It’s been called the living room of the Downtown Eastside.
It’s also been called a zoo, a ‘ghetto mansion’ and, most often, simply First United, a name as well-known to city police and emergency room doctors as to the hundreds of people who troop through its doors.
Recently, it’s been depicted as a place that has gone off the rails, where an accept-all-comers philosophy has resulted in problems including sexual assaults and a blind eye turned to drugs and booze. Tensions boiled over this month, with the fire department enforcing occupancy restrictions and First United saying it had to turn people away as a result. Then, B.C. Housing Minister Rich Coleman said the shelter would be phased out in 2012, rather than a previously planned 2013, because of safety issues and other concerns, including people sleeping at the shelter when they had housing elsewhere.
There may be no typical night at First United, but a recent visit showed staff and clients adjusting to a more stringent regime:
A man who is a regular becomes drunk and belligerent. Staff call police. Two officers arrive and speak soothingly to the man, who rolls off and under a lobby pew. The officers radio for assistance and eventually he is carried out, his feet dragging behind him. Police say they’ll take him to jail and keep an eye on him.
Theresa, a volunteer, is cutting hair in the women’s area, a separate part of the church. A young woman comes in from the street and says she’d have to comb her tangled hair before it could be cut. Theresa sprays down the woman’s hair with water and begins teasing out the tangles. The woman closes her eyes.
“When my parents used to comb my hair, they would do that,” she says.
One of the people around for an evening snack is Clyde, a member of the Gitxsan Nation. First United estimates that up to 40 per cent of its clientele is native.
A residential school survivor, Clyde wryly calls First United the “ghetto mansion.”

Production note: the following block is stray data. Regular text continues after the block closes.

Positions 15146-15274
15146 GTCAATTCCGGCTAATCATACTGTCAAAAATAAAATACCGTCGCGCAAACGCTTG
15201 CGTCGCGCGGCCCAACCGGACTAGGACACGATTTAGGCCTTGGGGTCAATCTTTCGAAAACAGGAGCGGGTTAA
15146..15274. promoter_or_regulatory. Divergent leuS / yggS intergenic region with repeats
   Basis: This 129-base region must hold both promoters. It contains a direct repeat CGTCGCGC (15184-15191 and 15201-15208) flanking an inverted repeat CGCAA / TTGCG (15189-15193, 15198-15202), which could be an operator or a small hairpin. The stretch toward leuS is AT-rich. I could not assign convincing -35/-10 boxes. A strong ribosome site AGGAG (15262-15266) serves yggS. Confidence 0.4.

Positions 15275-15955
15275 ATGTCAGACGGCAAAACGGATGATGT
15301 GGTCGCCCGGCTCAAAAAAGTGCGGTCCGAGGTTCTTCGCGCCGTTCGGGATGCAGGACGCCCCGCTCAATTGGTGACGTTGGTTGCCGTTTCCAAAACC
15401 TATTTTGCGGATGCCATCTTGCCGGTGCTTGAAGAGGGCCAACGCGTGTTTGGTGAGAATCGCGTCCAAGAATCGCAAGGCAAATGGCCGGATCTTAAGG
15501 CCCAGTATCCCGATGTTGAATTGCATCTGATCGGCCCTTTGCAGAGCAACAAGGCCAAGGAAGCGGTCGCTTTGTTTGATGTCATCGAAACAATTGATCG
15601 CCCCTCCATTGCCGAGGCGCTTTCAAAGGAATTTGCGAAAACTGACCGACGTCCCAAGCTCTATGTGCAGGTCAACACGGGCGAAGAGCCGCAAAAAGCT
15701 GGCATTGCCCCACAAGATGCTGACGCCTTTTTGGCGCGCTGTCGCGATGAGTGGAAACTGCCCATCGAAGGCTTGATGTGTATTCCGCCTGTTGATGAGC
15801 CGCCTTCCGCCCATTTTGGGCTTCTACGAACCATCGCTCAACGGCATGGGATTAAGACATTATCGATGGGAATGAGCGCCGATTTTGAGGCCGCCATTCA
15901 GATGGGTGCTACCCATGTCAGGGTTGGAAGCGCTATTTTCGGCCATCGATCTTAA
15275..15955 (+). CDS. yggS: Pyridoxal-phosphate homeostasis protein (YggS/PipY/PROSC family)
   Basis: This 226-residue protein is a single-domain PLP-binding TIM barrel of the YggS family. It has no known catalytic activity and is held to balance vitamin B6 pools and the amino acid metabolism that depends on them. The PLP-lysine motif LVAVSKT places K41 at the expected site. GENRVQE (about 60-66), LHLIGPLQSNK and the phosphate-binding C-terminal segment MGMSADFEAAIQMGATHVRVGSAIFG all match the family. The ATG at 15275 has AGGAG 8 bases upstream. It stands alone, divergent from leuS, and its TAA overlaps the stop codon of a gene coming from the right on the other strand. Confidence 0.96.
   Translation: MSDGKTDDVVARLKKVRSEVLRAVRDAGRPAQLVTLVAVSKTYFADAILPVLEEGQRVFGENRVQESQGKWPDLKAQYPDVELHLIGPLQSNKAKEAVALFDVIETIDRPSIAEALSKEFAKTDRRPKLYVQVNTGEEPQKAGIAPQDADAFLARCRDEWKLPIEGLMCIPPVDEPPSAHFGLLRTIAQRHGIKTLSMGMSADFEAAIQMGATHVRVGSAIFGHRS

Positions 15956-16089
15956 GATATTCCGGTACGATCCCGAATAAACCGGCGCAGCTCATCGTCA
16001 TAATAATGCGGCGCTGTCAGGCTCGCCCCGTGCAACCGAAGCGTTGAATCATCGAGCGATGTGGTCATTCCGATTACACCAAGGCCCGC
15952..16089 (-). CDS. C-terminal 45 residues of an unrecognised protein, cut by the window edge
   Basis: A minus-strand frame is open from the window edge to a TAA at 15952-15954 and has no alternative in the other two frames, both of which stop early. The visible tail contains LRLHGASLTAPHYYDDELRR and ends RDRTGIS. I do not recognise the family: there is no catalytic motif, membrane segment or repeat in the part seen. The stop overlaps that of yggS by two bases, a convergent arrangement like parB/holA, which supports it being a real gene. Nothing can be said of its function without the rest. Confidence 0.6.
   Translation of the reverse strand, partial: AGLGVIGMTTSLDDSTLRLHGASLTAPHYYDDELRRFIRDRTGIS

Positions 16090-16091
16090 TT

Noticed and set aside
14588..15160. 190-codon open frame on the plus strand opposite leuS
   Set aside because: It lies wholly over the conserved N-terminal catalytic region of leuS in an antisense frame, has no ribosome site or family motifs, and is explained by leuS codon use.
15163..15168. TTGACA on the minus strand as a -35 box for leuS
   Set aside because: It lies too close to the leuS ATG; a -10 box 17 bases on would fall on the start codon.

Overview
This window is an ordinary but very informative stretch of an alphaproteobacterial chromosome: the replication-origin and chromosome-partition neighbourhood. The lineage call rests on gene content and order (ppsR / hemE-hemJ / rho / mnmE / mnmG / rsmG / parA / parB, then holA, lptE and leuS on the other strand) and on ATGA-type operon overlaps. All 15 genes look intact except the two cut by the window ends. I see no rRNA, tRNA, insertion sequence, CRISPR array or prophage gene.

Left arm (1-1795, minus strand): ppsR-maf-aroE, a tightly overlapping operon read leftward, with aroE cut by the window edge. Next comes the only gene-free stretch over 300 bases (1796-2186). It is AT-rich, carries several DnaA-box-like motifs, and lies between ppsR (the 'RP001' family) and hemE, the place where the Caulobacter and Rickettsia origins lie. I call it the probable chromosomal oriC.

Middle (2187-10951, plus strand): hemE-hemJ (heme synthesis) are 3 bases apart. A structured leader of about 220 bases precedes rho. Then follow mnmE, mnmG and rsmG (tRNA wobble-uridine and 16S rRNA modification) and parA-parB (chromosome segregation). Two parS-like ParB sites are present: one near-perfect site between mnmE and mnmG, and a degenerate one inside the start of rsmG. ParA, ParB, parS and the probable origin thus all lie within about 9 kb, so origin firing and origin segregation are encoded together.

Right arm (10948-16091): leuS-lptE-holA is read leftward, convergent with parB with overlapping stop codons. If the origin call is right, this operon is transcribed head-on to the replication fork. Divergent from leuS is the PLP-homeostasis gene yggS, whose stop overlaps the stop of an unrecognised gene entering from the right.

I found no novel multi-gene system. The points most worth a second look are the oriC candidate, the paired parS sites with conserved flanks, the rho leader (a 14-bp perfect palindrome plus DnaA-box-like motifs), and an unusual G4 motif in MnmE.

Asked where he lives, he says, “Here. Third mat on the left, in the gym.”
From a bad-date sheet in the women’s area: “As the worker tried to exit the car, the suspect grabbed her by the hair and began beating and strangling her. In what the worker describes as a fight for her life, she eventually escaped.”
A staff member worries strict enforcement of occupancy limits means women will spend more time on the street and be more vulnerable to potential assaults. Occupancy limits were routinely exceeded during the Olympics last year, she maintains.
“When it was expedient to have homeless people off the street, then it was okay to have people sleeping in the hallways,” she says.
By midnight, the head count is over 200 people, under the limit of 240.
The head count has dropped back to 196. People are sleeping in the men’s-only chapel, the women’s area, in the sanctuary and in the gym. The night is mild and staff don’t expect to hit capacity.
Police swing by to pick up a man who’s wanted on a warrant. The drunken man who was escorted out earlier returns, giving a fist bump to the police officers as he passes. As someone who has a government-subsidized room nearby, he’s part of a group that has become a sticking point between the province and the shelter – with the province saying that up to 40 per cent of people staying at the shelter have government-funded beds elsewhere. The church, which maintains that number is inflated, says people come to socialize and be part of a community.
The bars have closed and some other shelters have hit their cut-off time, so there’s a flurry of activity in the lobby. Staff lock the front doors to restrict access and track the names of people who go outside for a smoke.
“Remember how I told you about the 240?” Layton Peck, a manager at the shelter, says to a man who’s balking at being asked to check in and out. “Well, we’re getting close.”
A fight breaks out in the sanctuary and staff run to break it up. A man’s been kicked in the head and is bleeding but his injuries aren’t severe.
In the lobby, a man is reading the last chapter of a mystery novel, which he says he’ll finish before grabbing a few hours of sleep.
By 5 a.m., the early risers will be heading out the door.